This is a film about life, death and supermarkets, and we start with “Common People”. Of course we do. Then Jarvis tries to repair a car, it doesn’t work, so he gets a bike. After which he arrives at a pond and starts feeding ducks. God I love Jarvis Cocker.
However, my heart is forever won by that small Sheffield girl named Liberty who listens to “Disco 2000” and then has a few brilliant words to say to the camera. She is amazing. She moved me to tears.
It’s a fantastic documentary. Simple, straightforward, soaked through with millions of common people. Common fans, common musicians, common British city. Is Jarvis Cocker a common man? Well, as Pulp’s guitarist so nicely puts it, he has a potential to be one.
The vibe is simple and magical, and that is what they were going for. There’s this reunion concert in Sheffield which runs through the whole film, and we also get glimpses into this fairly unremarkable English city and what it has to say about Pulp (an elderly fan who goes by the name of Josephine: Better than Blur. More melody. Better words.) A musician, a nurse, a man selling newspapers. And all those little oddities that had to happen in a film starring Jarvis. We discuss Pulp-themed underwear. We see a bunch of people singing “Help The Aged” in a local diner. We see Jarvis throwing toilet paper into the audience.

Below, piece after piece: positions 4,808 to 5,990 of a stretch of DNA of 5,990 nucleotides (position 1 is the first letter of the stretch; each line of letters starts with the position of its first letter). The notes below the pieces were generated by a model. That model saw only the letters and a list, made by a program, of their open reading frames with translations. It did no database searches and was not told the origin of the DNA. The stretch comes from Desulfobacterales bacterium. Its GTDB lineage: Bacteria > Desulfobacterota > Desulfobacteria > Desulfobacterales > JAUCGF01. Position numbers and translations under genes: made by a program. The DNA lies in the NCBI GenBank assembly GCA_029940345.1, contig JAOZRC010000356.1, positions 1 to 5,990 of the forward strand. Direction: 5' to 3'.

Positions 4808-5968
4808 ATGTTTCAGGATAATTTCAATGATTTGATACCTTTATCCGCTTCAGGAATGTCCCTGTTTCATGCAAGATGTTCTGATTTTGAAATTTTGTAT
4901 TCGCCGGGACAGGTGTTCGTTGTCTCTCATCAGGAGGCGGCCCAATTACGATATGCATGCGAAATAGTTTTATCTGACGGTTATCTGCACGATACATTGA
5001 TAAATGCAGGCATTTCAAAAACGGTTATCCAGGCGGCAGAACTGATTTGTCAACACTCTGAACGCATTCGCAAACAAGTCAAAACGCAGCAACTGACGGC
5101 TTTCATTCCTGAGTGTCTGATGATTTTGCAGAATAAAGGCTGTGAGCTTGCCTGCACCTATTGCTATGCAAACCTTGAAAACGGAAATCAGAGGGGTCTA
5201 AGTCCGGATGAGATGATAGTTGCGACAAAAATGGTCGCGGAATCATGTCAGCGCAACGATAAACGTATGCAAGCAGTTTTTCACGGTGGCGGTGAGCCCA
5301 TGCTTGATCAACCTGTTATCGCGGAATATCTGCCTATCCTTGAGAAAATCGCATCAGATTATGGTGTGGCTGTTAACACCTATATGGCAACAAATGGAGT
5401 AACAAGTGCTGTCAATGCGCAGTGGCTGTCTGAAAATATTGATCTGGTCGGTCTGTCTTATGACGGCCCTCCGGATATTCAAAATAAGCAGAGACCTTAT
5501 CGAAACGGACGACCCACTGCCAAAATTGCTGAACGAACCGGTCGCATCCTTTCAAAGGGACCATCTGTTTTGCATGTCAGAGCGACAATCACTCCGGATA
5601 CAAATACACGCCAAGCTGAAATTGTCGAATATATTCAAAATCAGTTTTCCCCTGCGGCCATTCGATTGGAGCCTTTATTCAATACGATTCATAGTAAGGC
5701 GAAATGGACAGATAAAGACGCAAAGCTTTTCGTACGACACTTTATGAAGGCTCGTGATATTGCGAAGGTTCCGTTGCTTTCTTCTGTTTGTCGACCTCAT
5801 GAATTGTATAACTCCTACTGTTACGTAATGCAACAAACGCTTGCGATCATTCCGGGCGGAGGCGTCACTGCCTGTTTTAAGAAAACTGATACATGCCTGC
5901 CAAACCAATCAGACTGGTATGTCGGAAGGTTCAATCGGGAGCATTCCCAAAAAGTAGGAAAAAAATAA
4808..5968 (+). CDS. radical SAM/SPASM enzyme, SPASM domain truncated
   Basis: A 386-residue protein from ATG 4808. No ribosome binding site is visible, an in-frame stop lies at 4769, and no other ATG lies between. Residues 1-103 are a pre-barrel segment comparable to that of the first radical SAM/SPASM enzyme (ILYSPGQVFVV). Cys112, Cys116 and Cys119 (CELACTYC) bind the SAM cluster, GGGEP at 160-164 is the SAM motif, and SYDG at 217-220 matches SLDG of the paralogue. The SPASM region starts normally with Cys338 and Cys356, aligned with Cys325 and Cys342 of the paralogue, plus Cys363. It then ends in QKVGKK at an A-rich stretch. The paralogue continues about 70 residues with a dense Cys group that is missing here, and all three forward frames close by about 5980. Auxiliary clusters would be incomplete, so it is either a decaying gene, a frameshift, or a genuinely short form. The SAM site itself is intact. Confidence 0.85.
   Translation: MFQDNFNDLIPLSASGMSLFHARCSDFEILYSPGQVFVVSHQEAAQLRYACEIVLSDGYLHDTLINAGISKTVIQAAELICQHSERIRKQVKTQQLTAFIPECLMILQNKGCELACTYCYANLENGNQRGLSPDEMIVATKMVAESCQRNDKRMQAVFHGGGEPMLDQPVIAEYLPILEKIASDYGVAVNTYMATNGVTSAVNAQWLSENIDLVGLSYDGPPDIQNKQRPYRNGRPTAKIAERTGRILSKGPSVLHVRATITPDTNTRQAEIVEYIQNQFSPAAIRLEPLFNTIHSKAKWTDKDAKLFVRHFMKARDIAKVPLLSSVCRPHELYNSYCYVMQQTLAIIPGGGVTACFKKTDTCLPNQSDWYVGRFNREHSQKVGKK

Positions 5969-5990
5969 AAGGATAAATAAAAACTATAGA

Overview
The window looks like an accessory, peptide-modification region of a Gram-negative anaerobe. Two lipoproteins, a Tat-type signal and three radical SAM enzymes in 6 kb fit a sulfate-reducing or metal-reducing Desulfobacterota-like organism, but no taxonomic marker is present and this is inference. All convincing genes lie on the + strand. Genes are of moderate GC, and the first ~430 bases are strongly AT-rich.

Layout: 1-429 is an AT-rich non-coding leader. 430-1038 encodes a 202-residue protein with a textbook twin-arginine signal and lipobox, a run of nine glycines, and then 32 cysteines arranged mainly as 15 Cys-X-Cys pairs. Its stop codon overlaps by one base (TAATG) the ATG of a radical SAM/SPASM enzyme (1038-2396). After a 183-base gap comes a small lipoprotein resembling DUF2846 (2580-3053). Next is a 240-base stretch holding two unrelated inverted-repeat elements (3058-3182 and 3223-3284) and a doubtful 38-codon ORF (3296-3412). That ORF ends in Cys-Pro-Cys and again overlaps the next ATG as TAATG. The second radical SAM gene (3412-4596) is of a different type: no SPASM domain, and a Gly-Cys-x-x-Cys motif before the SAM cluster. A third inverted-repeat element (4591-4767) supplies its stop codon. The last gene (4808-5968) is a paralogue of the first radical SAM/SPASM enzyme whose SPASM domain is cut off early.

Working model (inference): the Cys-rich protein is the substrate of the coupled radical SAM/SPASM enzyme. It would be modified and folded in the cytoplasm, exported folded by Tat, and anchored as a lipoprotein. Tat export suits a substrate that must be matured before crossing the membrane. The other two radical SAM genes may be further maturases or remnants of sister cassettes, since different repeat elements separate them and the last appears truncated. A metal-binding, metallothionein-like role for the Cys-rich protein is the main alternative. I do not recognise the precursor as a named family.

No one can touch this guy. No one. His charm is his vulnerability. With this concert in Sheffield, in the city where it all began, he wanted to tidy things up. Bring it all to a beautiful end. Which is not what rock stars do.